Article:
Over the years, a lot has been told me (by warring sides of my family), and I've tried to piece the events together as well as possible.
What I know is that Mom didn't believe I was sick and waited two weeks before she took me to Dr. Scott "to prove (I) was faking," to quote her.
The events, transpiring from the time we arrived at his office, led to the discovery of meningitis – in the latter stages – and Mom was told I wouldn't live more than two weeks. Every time I've been in the hospital, Dad was told not to expect me to live to go home, but I am still here.
In 1999, Dr Fick was forced due to my health problems to repair the shunt he'd installed in 1997. That led to the Staph Infection, which was his reason for not repairing the shunt as soon as they found the problem.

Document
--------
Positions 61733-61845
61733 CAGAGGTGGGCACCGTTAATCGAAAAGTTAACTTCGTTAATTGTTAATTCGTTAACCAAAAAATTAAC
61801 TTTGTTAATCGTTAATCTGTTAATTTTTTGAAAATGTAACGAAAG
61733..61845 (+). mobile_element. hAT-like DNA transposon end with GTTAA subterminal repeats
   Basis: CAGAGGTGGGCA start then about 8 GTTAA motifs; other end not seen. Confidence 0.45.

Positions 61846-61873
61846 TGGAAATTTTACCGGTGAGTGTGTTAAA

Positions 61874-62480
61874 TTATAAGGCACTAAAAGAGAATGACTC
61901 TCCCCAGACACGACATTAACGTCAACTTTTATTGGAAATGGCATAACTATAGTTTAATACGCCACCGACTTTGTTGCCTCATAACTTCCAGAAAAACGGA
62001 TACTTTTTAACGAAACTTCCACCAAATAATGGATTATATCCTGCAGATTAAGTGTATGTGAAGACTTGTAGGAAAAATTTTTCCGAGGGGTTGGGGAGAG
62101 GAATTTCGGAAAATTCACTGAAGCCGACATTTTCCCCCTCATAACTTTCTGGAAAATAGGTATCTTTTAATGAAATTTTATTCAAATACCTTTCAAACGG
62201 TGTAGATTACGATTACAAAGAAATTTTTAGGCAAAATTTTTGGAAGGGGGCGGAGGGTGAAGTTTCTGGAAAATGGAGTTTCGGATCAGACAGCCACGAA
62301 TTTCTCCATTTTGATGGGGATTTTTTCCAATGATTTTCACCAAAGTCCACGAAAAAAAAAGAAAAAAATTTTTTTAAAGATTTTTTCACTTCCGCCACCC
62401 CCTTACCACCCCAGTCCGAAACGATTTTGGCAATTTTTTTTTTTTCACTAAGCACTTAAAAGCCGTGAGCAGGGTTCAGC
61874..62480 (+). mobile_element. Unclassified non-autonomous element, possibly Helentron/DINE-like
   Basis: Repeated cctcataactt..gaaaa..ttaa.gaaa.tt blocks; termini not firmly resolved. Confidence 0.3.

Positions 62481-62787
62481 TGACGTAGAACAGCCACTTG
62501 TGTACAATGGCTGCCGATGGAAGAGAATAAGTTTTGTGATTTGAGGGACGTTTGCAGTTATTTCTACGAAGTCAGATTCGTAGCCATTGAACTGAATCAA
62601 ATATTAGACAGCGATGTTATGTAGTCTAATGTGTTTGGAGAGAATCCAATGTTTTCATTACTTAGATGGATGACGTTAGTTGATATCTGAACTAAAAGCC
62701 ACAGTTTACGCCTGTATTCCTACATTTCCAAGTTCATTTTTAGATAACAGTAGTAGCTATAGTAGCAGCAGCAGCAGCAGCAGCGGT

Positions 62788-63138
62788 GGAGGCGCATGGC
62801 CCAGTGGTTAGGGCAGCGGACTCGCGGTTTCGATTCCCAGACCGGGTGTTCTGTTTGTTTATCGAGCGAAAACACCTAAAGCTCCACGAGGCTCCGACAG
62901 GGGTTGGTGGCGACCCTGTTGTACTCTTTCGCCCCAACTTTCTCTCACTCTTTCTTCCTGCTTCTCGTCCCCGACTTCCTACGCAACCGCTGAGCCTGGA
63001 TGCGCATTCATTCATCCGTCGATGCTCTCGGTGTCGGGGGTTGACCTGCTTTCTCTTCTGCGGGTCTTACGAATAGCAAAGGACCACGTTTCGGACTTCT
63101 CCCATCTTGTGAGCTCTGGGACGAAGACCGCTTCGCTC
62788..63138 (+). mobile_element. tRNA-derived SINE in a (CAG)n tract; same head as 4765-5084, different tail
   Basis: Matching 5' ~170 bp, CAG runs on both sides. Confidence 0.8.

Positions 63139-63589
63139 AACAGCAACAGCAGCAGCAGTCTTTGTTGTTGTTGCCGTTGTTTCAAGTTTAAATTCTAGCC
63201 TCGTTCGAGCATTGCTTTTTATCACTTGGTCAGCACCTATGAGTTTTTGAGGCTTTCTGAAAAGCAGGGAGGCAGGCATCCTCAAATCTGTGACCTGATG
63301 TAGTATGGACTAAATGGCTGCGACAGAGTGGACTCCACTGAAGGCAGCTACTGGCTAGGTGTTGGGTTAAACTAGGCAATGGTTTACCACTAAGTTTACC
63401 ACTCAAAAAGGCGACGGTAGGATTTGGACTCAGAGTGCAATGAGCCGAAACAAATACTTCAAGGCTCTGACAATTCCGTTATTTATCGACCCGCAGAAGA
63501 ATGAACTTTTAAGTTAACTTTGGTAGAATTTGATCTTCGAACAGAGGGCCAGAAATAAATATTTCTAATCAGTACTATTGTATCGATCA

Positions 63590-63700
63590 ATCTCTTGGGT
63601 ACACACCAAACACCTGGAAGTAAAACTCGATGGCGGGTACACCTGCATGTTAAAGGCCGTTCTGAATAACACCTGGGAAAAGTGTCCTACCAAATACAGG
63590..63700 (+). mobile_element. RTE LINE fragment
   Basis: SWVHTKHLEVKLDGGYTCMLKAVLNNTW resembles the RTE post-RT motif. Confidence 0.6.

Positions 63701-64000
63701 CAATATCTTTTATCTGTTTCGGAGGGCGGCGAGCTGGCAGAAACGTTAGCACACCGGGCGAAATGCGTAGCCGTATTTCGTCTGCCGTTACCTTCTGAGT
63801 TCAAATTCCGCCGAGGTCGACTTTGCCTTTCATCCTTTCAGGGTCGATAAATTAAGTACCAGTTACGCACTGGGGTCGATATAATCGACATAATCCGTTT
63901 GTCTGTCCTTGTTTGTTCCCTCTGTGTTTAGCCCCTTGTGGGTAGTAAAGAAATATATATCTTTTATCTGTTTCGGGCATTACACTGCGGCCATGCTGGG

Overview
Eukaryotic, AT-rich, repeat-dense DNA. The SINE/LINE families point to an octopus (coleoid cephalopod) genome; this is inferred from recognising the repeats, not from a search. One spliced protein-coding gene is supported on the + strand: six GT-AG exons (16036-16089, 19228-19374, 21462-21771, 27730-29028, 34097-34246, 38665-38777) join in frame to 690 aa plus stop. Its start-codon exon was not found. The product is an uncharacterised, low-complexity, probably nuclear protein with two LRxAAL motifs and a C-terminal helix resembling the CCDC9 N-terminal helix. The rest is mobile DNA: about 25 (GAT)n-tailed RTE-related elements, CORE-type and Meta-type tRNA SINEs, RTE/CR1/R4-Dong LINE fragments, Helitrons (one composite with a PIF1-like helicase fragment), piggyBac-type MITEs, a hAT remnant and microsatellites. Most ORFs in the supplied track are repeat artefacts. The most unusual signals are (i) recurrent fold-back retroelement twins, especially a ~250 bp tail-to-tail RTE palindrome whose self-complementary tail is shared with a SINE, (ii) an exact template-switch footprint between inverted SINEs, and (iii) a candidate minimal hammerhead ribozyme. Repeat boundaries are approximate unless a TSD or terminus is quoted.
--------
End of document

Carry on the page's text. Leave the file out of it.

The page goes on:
When I was released from the hospital, I came home, couldn't go back to work, couldn't do a lot of things I had before and, later, ended up spending most of my days at my wife's office. In time, however, I began to improve and, in November 1999, I had my first seizure, which caused Dr Spiegel to say he was amazed I hadn't had one, 29+ years before.
In the past 10 and a half years my problems have worsened. Memory dysfunction has become worse and my balance has as well. I've spent the majority of my days at home, because disability isn't what some people might think it is. I spend a lot of time writing and hope to, one day, publish a book in which I have a character, who lost a hand to meningococcal septicaemia.
Gary William Frazier